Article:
GOLD FISH CIRCLING ON A WREATH OF HAIR: A Hybrid Novel: linked stories, prose poetry, and jelly recipes embedded in an overarching narrative that is part thriller, part brain science, served southern style
In 2016, CALYX (29:2) published “The Jelly Women,” an oddball story featuring a lusciously strange setting (a jelly and used goods, found objects store in fictional Pavo County, Georgia, a destination spot on the state tourism map because of the store's notorious prize-winning jellies); an entrepreneurial grandmother; and a 13-year-old granddaughter, Emily, who’s seeking answers to life’s questions, most especially the whereabouts of her daddy.
...From the editors at CALYX: This is a wonderful, witchy story. The voice is delightful and very well developed...the narrative deepens our sense of each of the characters. The folk elements are done well, and the story is edgy enough that it won’t alienate the more urban audience...one woman changes the whole area and their economic outlook. Not many stories with that at the center. Like how it comments on storytelling. The narrator comments that it might/could be told a different way. How we tell/change stories to keep a community together, with the jelly moving the plot.
GOLD FISH CIRCLING ON A WREATH OF HAIR incorporates as back story "The Jelly Women" and seven other short stories about the Bishop Family. The novel's present day narrative starts with middle-aged Emily’s pre-op psychological exam and her participation in a surgical trial to study the effects of an implanted chip to stimulate the hippocampus, the brain’s memory center, and Emily’s consequent discovery that the study’s principal investigator is her missing brother.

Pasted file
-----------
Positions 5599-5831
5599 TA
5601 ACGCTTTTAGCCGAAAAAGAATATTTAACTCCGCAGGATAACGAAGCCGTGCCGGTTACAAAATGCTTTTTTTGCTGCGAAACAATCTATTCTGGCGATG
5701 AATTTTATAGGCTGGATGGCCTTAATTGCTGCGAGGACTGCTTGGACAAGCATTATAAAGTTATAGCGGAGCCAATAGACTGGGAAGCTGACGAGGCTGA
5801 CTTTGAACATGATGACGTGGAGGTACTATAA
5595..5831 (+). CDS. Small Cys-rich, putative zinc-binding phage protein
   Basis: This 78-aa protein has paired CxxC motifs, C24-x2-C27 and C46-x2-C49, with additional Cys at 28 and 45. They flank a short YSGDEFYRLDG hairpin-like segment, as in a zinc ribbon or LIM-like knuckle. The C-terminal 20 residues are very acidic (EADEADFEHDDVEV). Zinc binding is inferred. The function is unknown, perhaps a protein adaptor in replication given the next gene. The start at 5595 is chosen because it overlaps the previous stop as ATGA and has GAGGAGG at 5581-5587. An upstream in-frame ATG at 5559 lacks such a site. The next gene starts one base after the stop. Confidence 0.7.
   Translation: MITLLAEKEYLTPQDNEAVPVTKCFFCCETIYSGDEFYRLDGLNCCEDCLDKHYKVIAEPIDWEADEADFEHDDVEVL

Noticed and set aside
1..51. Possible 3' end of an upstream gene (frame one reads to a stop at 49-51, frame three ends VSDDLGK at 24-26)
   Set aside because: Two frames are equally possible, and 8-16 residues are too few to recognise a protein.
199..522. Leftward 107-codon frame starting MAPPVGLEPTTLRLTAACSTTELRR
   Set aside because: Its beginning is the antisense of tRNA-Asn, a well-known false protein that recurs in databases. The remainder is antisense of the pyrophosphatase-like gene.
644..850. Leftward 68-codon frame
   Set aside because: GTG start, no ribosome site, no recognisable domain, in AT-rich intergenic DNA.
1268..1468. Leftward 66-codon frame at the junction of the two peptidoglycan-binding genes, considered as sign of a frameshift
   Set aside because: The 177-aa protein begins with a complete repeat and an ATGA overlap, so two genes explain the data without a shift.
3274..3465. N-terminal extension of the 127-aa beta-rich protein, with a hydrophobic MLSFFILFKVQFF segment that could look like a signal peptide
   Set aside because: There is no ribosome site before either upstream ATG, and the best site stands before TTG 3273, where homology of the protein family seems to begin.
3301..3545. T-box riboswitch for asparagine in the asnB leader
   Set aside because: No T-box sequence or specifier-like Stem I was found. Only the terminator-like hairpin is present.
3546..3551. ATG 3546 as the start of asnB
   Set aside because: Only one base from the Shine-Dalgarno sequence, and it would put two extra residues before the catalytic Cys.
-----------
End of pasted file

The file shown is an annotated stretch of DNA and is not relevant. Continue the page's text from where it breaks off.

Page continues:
As the peripheral narrator of “The Jelly Women" and the central narrator of the other stories, Emily speaks from the distant past. As she listens to the stories her grandma tells, and to those the store regulars tell, she tries to better herself: “Right off, I asked Grandma Bish the hardest question, and she answered back, not saying, but saying she hadn’t seen my daddy since before I was born. And, since I hadn’t seen him myself for nearly that long, I gave up my asking. I was thirteen. I needed a fresh start.”
From the story, “How Un-Lucky Are the Dead,” the reader learns the significance of storytelling from the literary ghosts who inhabit the store, which is wallpapered with their book jackets: “When a book left the HERE WE HAVE IT, it left stripped down, shrouded in brown paper...book jackets stayed in memoriam, a term Aug Bone, who was county coroner, was fond to use. He preached that even the most unlikeable of characters was meant to be remembered.”
Through the full set of stories, with their flashes of quirky humor, we see Emily listening to, observing, studying, and imitating her grandmother, eventually becoming a masterful story teller herself. But, in the title story, “Gold Fish Circling on a Wreath of Hair” Emily confides: “Unlike the stories my grandmother blessed things and people with, my stories didn’t please. Where I sensed heat and pus, I pulled up and ripped off scabs. My stories seeped with regret.”
Alongside china tea cups and saucers and antique oddities, such as clay marbles and a wire toaster for holding a slice of bread arm’s length above a flame, like you were toasting a marshmallow, there were several cloisonné pieces: a key ring with a thumb-sized green and yellow fish that wiggled in linked sections, a pill box, a pair of earrings, and several bangle bracelets. All used. All with a story. It was the telling of a story that resulted in the sale. *** “Bangles…Take a look-see…” said the mother and nudged the girl toward the display. Instead, the girl, whose name was Briney, like salt water, pressed closer. She was skinny white with arms and legs that squeezed like tentacles. Finally, her mother gave her a thump and the girl opened her eyes from inside her mother’s ribs to twist around toward me. Her eyes were the color of amber. Her eyelids, pink and thick from what I guessed was crying, were droopy, sad, like a blood dog’s. *** I suppose I could have said something nice that day about those bangle bracelets and about how all the girls at my school wore them...
Emily speaks to her own heartbreaks in “Between the Rows” (Existere/34:2, York University, Toronto), “Sofa Collectors,” and “The Stormy Sorrows" (under different title, Passager/issue 49, University of Baltimore).
Eight stand alone stories demonstrating the nature of memory and the power of storytelling create the back story for the novel, GOLD FISH CIRCLING ON A WREATH OF HAIR, and support the stage for an even wilder ride awaiting the grown Emily inside the Atlanta Brain Science Institute.